Photography or fine art? Artist’s style keeps ‘em guessing
Local artist Lisa Ross has blurred the line between photography and fine art. Her large-scale canvasses betray the eye of the onlooker.
“People want to touch the work, convinced that they are looking at a painting in oils rather than a photograph on canvas,” Ross said.
Her work hangs on the walls of Ordover Gallery in Solana Beach, which she co-owns with photographers Abe Ordover and Peter Fay. A third Ordover gallery has opened in Santa Fe, N.M., the second is housed on the upper floor of the San Diego Natural Museum in Balboa Park.
Ross’ recent retrospective show, which spans a decade, was held at the San Diego Cancer Center in Encinitas. Her work, “Imaging the World on Canvas,” features bold, representational images with intense color and painterly texture. Ross visited 85 countries and from each trip captured the detail of everyday environments, both man-built and natural.
A resident of Del Mar Mesa, Ross, a California native, was raised in a family with a mother who was an accomplished sculptor and painter. Her father was a well-known celebrity divorce attorney in Los Angeles. She attended Hamilton High School in the mid-1960s, where seventh period found her immersed in photography.
Duane Carter led the class, and through photo salons, brought in Ansel Adams and Bob Willoughby as professional critics of the students’ work.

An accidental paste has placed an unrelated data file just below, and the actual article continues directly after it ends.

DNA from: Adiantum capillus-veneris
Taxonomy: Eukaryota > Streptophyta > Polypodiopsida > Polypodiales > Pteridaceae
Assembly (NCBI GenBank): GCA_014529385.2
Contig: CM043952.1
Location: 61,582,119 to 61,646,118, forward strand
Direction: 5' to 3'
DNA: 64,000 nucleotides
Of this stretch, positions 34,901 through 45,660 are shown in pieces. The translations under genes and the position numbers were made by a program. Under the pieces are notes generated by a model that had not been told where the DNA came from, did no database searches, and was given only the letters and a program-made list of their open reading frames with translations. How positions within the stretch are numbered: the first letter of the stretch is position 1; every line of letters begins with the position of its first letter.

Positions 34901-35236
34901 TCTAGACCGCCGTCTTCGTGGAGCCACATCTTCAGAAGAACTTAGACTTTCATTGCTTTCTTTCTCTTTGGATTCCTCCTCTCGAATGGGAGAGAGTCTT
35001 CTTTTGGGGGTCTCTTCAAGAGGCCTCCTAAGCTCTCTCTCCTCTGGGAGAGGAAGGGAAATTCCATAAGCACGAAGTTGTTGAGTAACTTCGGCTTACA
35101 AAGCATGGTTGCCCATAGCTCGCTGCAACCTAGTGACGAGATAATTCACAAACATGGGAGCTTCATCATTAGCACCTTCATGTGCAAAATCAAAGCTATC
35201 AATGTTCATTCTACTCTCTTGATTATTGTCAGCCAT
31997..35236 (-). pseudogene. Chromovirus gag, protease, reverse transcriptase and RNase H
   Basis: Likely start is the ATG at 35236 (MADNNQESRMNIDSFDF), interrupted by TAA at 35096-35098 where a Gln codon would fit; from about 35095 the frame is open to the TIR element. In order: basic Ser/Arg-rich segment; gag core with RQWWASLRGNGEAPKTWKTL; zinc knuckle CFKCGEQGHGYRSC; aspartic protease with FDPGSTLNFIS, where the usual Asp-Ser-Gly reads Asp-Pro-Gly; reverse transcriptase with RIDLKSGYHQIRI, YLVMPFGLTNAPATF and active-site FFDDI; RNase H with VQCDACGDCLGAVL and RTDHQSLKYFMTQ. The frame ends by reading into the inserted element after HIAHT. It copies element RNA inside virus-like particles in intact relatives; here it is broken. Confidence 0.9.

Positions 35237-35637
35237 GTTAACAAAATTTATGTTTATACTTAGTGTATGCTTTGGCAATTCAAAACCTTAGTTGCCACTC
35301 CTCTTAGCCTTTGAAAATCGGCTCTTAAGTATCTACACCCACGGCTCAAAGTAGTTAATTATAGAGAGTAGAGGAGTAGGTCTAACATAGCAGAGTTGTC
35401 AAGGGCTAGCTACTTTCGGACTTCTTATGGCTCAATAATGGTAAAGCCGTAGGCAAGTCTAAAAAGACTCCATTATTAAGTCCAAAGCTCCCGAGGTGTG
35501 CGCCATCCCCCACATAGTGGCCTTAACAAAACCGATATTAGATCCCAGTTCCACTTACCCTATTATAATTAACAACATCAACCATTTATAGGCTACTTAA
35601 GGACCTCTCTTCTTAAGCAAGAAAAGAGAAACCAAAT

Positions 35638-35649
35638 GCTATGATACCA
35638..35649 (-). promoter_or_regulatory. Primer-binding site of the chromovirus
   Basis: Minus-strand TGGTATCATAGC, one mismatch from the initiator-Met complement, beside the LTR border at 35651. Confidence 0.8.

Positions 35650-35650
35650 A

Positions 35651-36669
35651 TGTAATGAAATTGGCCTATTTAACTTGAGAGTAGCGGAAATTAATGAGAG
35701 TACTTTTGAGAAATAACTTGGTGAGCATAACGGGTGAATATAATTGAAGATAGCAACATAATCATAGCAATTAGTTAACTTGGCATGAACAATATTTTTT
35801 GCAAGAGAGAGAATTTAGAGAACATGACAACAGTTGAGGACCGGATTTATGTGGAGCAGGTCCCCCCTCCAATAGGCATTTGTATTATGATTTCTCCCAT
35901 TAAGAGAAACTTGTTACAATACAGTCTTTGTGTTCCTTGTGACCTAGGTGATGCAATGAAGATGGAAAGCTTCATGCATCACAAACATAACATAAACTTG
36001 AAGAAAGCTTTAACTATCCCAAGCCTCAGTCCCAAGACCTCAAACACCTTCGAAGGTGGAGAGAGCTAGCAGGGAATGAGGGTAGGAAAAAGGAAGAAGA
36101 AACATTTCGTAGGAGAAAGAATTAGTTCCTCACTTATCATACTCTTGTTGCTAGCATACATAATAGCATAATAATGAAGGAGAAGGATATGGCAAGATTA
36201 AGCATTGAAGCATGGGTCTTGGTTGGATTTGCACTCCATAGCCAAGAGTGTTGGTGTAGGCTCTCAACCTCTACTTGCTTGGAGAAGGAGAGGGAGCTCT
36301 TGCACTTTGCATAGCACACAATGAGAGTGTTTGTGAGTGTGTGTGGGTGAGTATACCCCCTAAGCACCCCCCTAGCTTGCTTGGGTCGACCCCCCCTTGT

“I had the privilege of having my work judged by Ansel Adams, and I received top honors in the department’s awards,” Ross said.
An allergy to the chemicals used in the development of her prints changed the course of Ross’ career path. She attended the University of Southern California, with a major in communications, and initially began in film school. George Lucas and Ron Howard were her classmates.
“But I found out I was not welcome, the department was hostile to women,” she said.
Ross turned her attention to psychotherapy, became a licensed practitioner and teacher in San Diego, then found her niche as a political writer and consultant in 1992.
However, with the recent technological shift in photography, Ross returned to this endeavor.
“When I first starting doing this in 2000, it was rather revolutionary. It was the dawn of digital photography, and I had discovered the technique of printing onto canvas,” Ross said. She began showing her works at the Hasson Gallery in Solana Beach.
Over the years, others have begun to print images on canvasses. “It’s now something that people are familiar with seeing,” she said. But a unique approach sets Ross’ prints apart from others. Even though her work is representational, it has an abstract quality and is more informed by modern art.
“I don’t work like a conventional photographer,” Ross said. “My images challenge the viewer to figure out what it is they are looking at.”
The work is more about light, form, shape, color and composition, said Ross, who uses archival pigments in the reproduction of her images using a large format Epson 9600 printer.
Each of Ross’ images is shot with this large format output in mind with details enlarged to take on new meaning. “I don’t Photoshop my work or enhance the color,” she said.
And while a piece may capture the immediacy of the moment, it is the painterly quality of the image that Ross wants to convey. “I’m moving into more abstract works, more interpretive pieces. I want to engage people,” she said.
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